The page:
In March we hosted our bi-annual Client Forum, sharing our views on the outlook across sectors with a strong focus on the future of office. We kicked off the day with a global economic outlook.
We have revised our view of the global economy and the U.S. outlook is now improved, up from 4.6 to 6.7% GDP growth, however we revised our outlook for Europe down. The outlook represents pre-existing economic momentum, progress in controlling the virus, and economic stimulus.
Forces acting on the global economy include the economic stimulus, which has accounted for about 20% of GDP around the world. The $1.9 trillion U.S. stimulus – which adds to the previous stimulus former President Trump signed – stands out among other countries.
Besides the U.S. stimulus, China is driving growth in the global economy. China is experiencing about 18% year-over-year GDP growth, due to strong economic activity and its strength of export.
The third factor acting on the state of the global economy is progress on COVID-19 vaccinations. Emergence from lockdown is key to recovery. The U.K. and U.S. are leading the way in vaccine administration, but the European rate is cause for concern. Herd immunity in the U.S. is not far away and could occur this summer.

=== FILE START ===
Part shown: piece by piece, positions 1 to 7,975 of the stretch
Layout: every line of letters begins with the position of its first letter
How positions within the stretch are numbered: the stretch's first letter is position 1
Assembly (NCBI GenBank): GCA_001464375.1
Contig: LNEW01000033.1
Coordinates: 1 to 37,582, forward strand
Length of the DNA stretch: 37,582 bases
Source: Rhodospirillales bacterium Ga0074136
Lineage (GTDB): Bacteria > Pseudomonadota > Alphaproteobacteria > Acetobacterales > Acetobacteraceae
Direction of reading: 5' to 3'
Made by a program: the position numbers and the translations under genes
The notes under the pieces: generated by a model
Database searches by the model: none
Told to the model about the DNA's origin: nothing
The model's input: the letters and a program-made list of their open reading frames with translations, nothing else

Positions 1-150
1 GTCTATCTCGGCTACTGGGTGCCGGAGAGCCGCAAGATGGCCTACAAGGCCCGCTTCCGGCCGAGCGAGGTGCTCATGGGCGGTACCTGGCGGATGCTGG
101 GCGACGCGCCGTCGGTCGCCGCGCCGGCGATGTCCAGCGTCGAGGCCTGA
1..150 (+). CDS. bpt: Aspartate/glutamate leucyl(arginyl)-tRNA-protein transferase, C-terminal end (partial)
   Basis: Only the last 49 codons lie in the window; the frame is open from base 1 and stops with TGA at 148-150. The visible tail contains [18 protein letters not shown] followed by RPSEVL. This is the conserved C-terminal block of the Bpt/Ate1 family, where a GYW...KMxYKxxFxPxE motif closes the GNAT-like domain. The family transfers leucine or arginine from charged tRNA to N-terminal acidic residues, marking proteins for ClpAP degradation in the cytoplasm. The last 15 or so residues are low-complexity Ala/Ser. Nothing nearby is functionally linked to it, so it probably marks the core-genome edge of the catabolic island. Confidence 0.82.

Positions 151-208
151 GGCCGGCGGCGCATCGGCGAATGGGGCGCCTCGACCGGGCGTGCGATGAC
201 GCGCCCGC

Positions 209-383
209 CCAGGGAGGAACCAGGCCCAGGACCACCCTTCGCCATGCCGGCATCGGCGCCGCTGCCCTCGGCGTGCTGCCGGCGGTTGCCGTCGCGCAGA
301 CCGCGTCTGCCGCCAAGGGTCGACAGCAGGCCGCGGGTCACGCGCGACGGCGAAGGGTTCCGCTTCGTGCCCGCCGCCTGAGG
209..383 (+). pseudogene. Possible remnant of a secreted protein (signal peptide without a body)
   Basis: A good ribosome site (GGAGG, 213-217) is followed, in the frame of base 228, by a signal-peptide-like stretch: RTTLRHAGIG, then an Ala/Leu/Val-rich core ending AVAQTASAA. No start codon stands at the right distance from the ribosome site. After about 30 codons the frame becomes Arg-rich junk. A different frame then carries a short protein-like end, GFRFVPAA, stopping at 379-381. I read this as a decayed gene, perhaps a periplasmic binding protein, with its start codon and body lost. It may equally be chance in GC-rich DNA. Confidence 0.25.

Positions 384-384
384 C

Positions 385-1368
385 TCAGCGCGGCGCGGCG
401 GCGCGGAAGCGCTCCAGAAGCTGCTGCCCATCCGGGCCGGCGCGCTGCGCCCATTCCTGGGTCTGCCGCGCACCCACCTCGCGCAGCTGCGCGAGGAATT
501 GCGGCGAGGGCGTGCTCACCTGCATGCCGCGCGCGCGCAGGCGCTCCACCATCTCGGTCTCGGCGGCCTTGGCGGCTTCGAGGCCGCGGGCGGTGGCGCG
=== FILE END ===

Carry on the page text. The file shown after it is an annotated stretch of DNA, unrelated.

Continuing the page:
Propelling the economy are retail sales growth and the fact that monetary policy remains super loose. The spread of risks is wide at the moment. For example, a rise in long-term interest rates, most noticeable in the U.S., has implications for commercial real estate. Inflation could become an issue, but we believe there is too much spare capacity in the global economy to see a meaningful surge in inflation. Keep in mind the U.S. has 18 million spare workers, which act as a reserve army of labor and play a role in suppressing wage growth. The service sector pricing remains weak, but we expect it to pick up quickly. This leads to the verdict: not much inflation.
Other risks to the economy include a new variant virus, US/China relations, stock market correction of 10-15%, and the U.S. trade deficit which would cause the dollar to weaken.